Opt out of your workplace pension, and that is a lot of free money you are missing out on.

Who qualifies for a workplace pension?

Under the law your employer must automatically enrol you in a workplace pension if you:

  • Are at least 22 and under state pension age
  • Earn at least £10,000 a year from that job
  • Work in the UK
  • Are not already enrolled in a workplace pension scheme

If you are between 16 and 21 years of age, or between state pension age and 74, you can ask to join your workplace pension, as long as you earn at least £6,240 a year. Your employer will have to pay pension contributions for you too.

Anyone earning less than £6,240 a year can still ask to opt into their workplace pension, but their employer does not have to contribute to their pension.

How do you select investments in your workplace pension?

If you do nothing when you are automatically enrolled into your workplace pension, your money will be invested into the pension scheme’s default option. This is usually a lifestyle fund that targets growth when you are younger and gradually shifts your money into lower-risk investments as you approach retirement.

Alternatively, you can usually choose from a range of funds that your pension contributions are invested in.

» MORE: Read our guide about how to choose investment funds

How much can I pay into my workplace pension?

There are limits on how much money you can pay into your workplace pension and still receive tax relief on contributions. Your contributions, your employer’s contributions and your tax relief across all your pensions cannot exceed the annual allowance, currently £40,000 a year.

You are also not allowed to pay more than 100% of your earnings (up to the annual allowance) each year.

What happens to my workplace pension if I die?

If you die, your workplace pension forms part of your estate and will be passed to your beneficiaries. The pension scheme will usually value your pension pot on the date of your death, and that will be passed on in accordance with your wishes.

It is important that you tell your pension scheme who you want to inherit your savings in the event of your death. Make sure you keep this information up to date. It is not unheard of for ex-spouses to inherit pensions because someone failed to update their beneficiary after a divorce.

» MORE: When you pass away, what happens to your pension?

What happens if I change jobs?

Your workplace pension belongs to you, that doesn’t change if you leave your job. You have a couple of options when you change jobs. You can:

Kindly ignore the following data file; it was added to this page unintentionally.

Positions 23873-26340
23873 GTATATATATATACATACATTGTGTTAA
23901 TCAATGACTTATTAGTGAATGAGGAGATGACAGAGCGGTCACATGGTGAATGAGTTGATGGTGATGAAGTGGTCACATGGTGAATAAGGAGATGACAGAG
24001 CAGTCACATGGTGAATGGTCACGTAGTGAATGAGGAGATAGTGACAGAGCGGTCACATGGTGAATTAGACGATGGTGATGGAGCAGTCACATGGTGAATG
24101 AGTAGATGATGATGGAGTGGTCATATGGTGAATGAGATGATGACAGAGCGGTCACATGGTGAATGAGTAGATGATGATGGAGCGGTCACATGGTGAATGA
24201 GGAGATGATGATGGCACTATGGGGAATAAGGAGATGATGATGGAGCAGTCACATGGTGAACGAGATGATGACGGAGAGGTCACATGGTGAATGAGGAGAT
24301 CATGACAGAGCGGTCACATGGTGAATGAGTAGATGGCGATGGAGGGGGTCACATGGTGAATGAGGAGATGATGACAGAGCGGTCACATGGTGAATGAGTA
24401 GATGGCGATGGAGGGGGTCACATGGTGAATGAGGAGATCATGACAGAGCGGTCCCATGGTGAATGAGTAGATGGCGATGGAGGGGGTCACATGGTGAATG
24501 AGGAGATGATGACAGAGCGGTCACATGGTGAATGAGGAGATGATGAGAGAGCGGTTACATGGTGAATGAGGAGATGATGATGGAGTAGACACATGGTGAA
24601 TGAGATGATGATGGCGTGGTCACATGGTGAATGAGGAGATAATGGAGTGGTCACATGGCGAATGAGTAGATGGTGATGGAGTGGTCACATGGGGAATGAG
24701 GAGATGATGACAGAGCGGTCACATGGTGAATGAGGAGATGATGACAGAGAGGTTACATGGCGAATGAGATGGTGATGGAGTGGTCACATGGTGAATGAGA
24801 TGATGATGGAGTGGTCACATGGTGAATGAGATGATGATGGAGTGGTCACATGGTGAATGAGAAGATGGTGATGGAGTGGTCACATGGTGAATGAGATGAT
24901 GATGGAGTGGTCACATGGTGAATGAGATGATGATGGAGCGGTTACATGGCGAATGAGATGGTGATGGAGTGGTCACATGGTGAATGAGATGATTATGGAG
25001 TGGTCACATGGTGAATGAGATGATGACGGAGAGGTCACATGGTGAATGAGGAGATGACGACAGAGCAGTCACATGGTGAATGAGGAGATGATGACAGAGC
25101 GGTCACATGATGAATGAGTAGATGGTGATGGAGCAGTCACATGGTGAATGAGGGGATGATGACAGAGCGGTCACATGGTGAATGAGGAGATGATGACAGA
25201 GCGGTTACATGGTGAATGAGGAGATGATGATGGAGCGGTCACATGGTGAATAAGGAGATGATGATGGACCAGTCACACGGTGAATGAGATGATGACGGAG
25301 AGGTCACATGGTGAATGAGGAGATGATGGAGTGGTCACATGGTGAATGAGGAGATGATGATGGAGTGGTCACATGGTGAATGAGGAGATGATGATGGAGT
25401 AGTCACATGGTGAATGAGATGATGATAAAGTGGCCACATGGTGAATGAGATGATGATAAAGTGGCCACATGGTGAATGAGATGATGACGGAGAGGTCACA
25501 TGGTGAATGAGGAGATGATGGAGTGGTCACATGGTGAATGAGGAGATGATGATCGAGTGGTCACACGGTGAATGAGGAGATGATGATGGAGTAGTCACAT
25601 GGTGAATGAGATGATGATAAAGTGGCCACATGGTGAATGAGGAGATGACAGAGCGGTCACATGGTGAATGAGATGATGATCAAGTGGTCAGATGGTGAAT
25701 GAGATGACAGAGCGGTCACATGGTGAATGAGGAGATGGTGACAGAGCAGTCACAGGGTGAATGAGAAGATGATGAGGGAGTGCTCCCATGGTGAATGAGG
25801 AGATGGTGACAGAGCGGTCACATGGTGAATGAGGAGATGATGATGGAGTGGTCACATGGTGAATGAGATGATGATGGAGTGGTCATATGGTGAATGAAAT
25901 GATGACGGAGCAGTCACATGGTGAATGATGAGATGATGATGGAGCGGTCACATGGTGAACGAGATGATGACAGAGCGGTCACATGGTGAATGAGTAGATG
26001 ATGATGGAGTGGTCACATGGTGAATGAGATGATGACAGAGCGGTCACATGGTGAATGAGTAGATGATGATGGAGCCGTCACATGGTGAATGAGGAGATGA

• Leave your pension in your employer’s scheme and stop making contributions. Just make sure you keep the scheme up to date with your contact details so you don’t lose track of it.
  • You can transfer your pension into a new workplace pension with your new employer or a standalone pension such as a SIPP. It's worth seeking financial advice before you transfer your pensions, as depending on the type of pension you have it may not always be the best approach to consolidate them.

Many employers use a multi-employer pension scheme such as NEST. If this is the case, you may find that your new employer is part of the same scheme as your old employer and you can continue contributing to the same pension.

» MORE: All about pensions advice

How many pensions can I have?

There is no limit on the number of different pensions you can have. But the annual allowance limits the total amount you can contribute to your pension each year (currently £40,000).

If you have had several different jobs, you could have a number of different pension pots. You can track down lost pensions using the Pension Tracing Service.

» COMPARE: Pension rates

Can I opt out of my workplace pension?

Yes, you can opt out of your workplace pension. Just be aware that you are turning down free cash if you do this. You’ll be missing out on the government contribution to your pension in the form of tax relief, and payments from your employer.

Image source: Getty Images

About the author:

Ruth is a freelance journalist with 15 years of experience writing for national newspapers, magazines and websites. Specialising in savings, investments, pensions and property. Read more